Giving Compass' Take:

• Vanda Felbab-Brown and Paul Wise explain how COVID-19 will hurt those living in slums and the special measures needed to protect these populations. 

• Are you prepared to support the needs of people in urban slums? 

• Read about philanthropy in urban slums in India.

Slums provide uniquely challenging conditions for containing the coronavirus and confronting the threat of COVID-19. There may be no ambulances. No hospitals. No tests. No or few police. Only some of the most densely populated places on earth. When COVID-19 reaches the world’s slums, few policy options are available; and those that exist often entail hellish bargains with the criminal groups that so often rule such areas.

Poor areas that surround the developing world’s great urban centers are crowded places where one-room shacks may house a multi-generational family. They are deprived of public services, with water for drinking and washing often only available at communal distribution points. Sometimes, criminal groups in collusion with corrupt water authorities sell water from tankers or street carts. Washing hands diligently is impossible. Shacks lack toilets and entire neighborhoods have no sewage systems. Since households don’t have electricity or refrigerators, stocking up on food is not feasible. In the absence of a safety net, staying at home can mean starvation.

Quarantine restrictions are compounded by the lack of official law enforcement. Social norms and the suppression of street crime are frequently provided not by police but by criminal or militant groups, even though they themselves are perpetrators of criminality and violence. In some cases, such as in Rio de Janeiro’s favelas, local criminal gangs have already taken it upon themselves to declare a coronavirus-related curfew, trying to mount some public health measures despite President Jair Bolsanaro’s downplaying of the pandemic.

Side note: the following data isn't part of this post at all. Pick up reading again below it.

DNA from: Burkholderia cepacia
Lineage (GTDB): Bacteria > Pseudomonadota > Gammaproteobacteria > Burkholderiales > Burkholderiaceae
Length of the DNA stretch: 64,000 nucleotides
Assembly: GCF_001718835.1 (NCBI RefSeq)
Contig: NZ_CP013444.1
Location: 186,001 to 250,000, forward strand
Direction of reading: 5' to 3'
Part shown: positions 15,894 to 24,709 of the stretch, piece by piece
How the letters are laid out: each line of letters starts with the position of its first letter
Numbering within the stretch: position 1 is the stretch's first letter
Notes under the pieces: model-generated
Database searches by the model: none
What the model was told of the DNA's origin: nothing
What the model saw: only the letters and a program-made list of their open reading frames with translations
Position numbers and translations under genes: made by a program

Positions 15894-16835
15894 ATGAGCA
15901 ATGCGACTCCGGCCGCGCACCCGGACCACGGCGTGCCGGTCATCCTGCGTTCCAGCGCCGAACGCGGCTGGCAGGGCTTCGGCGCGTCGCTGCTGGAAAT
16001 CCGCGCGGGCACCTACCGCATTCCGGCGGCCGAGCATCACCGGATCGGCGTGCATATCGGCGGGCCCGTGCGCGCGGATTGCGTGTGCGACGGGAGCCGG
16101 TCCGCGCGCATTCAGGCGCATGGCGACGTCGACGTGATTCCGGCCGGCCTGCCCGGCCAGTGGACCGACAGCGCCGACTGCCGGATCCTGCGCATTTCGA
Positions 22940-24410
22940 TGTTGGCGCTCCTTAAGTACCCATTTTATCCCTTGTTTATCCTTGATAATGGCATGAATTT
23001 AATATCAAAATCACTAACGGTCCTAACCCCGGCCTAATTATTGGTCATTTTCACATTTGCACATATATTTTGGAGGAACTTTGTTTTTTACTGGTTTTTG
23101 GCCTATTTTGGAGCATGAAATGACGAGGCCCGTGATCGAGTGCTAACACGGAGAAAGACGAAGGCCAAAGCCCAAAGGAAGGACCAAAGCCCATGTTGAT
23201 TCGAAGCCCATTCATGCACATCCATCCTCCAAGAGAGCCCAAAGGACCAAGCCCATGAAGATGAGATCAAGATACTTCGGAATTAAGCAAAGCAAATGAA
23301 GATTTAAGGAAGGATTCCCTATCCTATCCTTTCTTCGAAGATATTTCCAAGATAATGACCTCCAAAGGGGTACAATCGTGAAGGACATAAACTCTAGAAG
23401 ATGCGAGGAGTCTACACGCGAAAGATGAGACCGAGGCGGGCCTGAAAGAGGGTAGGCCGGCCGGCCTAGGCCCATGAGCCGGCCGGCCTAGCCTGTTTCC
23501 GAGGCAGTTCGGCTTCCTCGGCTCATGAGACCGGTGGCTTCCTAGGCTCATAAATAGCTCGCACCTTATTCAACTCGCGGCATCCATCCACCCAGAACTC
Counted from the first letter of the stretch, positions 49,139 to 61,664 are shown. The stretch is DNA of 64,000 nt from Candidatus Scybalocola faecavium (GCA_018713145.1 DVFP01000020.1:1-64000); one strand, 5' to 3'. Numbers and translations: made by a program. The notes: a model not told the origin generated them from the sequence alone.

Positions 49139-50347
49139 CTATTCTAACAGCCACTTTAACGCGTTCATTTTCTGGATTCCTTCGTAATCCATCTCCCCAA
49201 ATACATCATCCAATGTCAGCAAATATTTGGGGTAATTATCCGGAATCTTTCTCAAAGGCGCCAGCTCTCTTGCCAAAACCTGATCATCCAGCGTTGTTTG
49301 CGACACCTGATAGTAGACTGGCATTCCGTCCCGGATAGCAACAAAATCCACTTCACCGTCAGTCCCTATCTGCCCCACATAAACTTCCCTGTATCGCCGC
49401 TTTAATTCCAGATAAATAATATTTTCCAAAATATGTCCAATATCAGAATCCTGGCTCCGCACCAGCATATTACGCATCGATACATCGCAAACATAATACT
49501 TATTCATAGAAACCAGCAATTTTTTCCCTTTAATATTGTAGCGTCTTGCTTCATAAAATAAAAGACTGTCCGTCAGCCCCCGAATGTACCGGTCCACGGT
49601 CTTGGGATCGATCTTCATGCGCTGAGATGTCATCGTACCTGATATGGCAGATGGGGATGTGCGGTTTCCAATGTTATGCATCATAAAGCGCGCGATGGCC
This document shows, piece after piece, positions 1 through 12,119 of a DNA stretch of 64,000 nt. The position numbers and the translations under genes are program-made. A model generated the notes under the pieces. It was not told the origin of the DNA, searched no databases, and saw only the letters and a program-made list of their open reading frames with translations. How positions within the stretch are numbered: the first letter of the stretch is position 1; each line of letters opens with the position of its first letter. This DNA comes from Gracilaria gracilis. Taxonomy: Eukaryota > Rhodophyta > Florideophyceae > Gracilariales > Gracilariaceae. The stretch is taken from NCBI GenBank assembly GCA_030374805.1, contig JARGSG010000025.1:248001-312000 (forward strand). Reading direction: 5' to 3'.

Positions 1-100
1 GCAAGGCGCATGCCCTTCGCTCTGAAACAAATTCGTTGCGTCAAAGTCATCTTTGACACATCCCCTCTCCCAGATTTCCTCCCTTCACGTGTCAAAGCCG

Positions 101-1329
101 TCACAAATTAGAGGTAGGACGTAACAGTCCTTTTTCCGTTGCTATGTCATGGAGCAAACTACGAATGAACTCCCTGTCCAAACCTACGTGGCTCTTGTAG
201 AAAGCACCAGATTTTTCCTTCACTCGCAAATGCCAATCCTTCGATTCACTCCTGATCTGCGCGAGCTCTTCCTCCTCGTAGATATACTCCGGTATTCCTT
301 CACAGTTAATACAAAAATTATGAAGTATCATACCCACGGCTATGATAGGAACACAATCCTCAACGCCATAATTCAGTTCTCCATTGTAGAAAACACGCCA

Criminal groups may even distribute some public resources such as water, soap, or food to families of the sick, seeking the political capital with which they rule slums. In other cases, governments and politicians who sometimes clandestinely, and other times openly, outsource the management of slums to criminal groups will explicitly ask these groups to contain the spread of COVID-19 in the areas they control. In some neighborhoods an enhanced police or military presence is considered predatory and would be met by local resistance.

The first task is to hold both the governments and criminal groups accountable for the health and security of the urban communities under their jurisdiction or control.

In contrast, humanitarian groups seeking to deliver medical aid in urban areas controlled by criminal or militant groups must be made immune from for providing material support to illicit actors.

Read the full article about COVID-19 and sums by Vanda Felbab-Brown and Paul Wise at Brookings.